You're reading this so you survived another Dayton.  My dad N8ETP and I went down on Thursday.  We stopped at MCM Electronics.  It was actually on the way because we stayed south of Dayton this year.  My dad was looking for some parts.  I ended up buying another Raspberry Pi 3 on a Dayton weekend special and an Arduino Uno board.  The Arduino was cheap and a lot smaller than I expected.  Don't have much lined up for it but I did want to try a project I saw on AmateurLogic.TV some time ago.

The difference between the Raspberry Pi and
Arduino Uno boards is the Pi can run a full operating system (usually Linux) while the Arduino Uno runs instruction sets uploaded to memory.  Variants of the Arduino can run entire operating systems.  Both have General Purpose Input/Output (GPIO) pins for interfacing.  I haven't mentioned it in this space - Raspberry Pi 3 is the latest addition to the line of cheap micro-computer devices.  The Pi 3 has all the features of the Pi 2 with an upgraded CPU to 1.2 GHz 64 bit, built in Wireless N LAN, Bluetooth 4.1 and Low Energy (LE).  All of this goodness (still) at $35 in the same form factor.  I ran a compile of Fldigi/Flmsg for comparison.  The Pi 2 compiled the programs in about 22 minutes, the Pi 3 compiled in about 13 minutes.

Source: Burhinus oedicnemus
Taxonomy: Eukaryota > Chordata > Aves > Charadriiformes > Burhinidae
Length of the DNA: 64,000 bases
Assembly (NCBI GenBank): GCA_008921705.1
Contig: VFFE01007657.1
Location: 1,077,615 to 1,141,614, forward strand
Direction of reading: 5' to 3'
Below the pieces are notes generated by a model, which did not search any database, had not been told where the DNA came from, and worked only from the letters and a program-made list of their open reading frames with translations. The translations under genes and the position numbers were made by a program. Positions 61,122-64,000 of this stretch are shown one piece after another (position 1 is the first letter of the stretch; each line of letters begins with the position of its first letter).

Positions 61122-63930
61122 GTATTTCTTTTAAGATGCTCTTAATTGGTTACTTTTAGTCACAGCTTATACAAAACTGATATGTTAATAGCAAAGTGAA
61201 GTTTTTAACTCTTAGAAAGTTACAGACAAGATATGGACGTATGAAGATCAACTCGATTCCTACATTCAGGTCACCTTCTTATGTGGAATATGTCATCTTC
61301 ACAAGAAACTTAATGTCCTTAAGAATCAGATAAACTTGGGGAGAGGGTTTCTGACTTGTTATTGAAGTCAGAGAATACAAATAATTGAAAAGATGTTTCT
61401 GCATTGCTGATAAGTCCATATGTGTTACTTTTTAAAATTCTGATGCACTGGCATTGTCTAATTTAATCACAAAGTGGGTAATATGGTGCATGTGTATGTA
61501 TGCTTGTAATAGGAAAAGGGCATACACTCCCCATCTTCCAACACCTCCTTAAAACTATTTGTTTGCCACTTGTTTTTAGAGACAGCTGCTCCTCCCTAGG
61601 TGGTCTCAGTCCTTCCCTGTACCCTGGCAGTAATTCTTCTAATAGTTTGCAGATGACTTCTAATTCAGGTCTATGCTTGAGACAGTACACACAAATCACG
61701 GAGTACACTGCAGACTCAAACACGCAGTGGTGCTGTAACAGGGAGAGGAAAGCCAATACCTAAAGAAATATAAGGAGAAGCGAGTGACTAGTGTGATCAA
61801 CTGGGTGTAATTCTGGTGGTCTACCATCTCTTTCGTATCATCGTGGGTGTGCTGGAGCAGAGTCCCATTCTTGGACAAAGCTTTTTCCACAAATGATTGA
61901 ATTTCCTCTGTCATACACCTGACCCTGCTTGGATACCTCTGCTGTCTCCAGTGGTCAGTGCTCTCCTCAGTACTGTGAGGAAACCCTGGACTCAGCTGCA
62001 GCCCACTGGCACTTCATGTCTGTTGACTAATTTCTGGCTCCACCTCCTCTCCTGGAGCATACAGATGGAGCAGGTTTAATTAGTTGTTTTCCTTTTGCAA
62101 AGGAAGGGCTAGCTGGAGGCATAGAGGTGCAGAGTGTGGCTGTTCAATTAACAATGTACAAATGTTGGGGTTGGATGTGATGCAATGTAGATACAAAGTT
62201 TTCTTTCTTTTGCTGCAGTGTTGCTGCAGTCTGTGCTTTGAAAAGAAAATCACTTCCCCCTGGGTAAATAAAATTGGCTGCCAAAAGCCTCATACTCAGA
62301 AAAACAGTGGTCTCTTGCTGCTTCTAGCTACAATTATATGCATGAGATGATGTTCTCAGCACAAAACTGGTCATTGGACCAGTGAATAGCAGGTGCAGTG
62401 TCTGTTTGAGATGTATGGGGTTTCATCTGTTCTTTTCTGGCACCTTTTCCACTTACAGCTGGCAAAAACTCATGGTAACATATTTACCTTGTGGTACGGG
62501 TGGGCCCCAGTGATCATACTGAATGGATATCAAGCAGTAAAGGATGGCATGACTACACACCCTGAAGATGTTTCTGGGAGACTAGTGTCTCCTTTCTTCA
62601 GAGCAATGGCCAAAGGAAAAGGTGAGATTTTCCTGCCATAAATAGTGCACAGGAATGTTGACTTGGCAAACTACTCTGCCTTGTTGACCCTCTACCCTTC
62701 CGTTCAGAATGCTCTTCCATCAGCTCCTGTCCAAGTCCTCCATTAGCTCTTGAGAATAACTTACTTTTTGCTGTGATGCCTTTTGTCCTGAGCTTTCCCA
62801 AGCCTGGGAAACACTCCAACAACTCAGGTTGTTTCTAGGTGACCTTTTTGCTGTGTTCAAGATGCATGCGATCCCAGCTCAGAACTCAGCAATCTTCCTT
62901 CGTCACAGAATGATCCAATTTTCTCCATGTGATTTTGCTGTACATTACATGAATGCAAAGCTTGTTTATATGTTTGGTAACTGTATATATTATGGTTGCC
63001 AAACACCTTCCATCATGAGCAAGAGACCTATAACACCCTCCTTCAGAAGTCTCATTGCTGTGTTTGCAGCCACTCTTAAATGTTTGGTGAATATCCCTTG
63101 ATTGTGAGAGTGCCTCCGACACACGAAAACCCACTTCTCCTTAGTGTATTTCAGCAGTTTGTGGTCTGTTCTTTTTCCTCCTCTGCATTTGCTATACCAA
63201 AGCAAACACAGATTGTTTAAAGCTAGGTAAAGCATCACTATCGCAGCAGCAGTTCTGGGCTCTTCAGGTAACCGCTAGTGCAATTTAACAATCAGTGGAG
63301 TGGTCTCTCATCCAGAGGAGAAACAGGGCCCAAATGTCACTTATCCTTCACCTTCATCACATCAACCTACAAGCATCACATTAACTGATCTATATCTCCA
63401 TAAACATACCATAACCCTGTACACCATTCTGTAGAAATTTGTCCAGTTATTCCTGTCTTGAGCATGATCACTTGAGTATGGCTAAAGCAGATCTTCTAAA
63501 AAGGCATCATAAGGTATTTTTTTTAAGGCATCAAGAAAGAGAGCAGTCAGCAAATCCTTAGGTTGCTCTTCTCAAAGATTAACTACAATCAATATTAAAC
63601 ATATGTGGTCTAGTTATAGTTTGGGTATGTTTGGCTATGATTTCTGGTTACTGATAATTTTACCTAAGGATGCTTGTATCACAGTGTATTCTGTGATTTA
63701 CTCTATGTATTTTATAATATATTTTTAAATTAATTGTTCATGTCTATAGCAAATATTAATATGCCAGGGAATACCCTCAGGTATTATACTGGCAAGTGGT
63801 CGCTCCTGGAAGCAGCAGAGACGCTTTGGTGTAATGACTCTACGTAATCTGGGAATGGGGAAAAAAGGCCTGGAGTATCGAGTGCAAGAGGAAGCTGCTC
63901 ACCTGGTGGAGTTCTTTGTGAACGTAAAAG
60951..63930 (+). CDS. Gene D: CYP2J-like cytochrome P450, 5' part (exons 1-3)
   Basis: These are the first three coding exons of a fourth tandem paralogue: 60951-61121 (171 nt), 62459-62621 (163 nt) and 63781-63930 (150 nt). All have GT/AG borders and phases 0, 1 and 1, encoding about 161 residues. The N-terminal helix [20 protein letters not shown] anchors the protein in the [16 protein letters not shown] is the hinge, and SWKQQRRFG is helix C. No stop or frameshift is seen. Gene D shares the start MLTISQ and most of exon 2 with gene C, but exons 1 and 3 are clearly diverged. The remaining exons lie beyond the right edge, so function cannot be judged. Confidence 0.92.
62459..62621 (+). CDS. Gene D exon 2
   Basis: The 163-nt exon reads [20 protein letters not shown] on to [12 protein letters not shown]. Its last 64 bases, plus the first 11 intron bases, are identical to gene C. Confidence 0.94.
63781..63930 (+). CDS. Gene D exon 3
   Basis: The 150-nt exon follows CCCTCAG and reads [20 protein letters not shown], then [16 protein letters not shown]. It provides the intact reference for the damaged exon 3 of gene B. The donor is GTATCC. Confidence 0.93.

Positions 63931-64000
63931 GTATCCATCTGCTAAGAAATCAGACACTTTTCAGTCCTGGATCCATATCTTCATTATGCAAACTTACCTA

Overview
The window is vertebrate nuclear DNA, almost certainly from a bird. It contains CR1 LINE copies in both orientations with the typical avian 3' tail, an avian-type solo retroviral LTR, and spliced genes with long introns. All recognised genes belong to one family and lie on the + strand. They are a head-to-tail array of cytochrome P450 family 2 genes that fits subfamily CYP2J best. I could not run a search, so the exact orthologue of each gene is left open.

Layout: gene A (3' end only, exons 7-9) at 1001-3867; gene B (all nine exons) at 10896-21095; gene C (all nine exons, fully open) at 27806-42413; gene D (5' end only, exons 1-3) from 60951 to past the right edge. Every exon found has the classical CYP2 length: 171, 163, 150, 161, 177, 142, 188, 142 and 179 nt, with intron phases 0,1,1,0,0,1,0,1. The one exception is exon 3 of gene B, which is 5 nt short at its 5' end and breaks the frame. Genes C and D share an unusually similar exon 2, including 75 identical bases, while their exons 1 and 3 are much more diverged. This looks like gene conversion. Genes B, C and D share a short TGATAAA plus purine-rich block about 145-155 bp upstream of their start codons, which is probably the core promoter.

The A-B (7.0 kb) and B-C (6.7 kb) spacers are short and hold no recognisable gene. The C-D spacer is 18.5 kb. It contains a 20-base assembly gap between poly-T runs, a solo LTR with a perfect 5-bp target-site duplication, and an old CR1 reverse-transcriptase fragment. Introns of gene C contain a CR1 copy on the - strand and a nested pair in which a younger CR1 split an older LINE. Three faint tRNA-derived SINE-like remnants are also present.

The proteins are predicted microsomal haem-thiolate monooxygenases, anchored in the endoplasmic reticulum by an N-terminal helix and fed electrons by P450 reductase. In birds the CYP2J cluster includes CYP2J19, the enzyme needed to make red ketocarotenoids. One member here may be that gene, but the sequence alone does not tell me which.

This year I really didn't have a lot on the Dayton shopping list.  I wanted to take a look at the new ICOM IC-7300.  That is a very nice radio and a huge improvement over my IC-7000.  I didn't pull the trigger on that for some reason.  I'm reluctantly holding off.  The newer radios are coming with built in USB.  For someone looking to get into HF digital check out the newer radios.  You won't need a SignaLink type device because the sound card is built in!

I did attend Dayton with the intent of purchasing a DMR radio.  From the amount of people I heard on DMR repeaters and podcasts afterwards, it sounds like they were the popular item this year.  For good reason, I picked up a Tytera MD-380 for a little over $100.  It included the radio, battery, charging base, 2 antennas, programming cable, and software.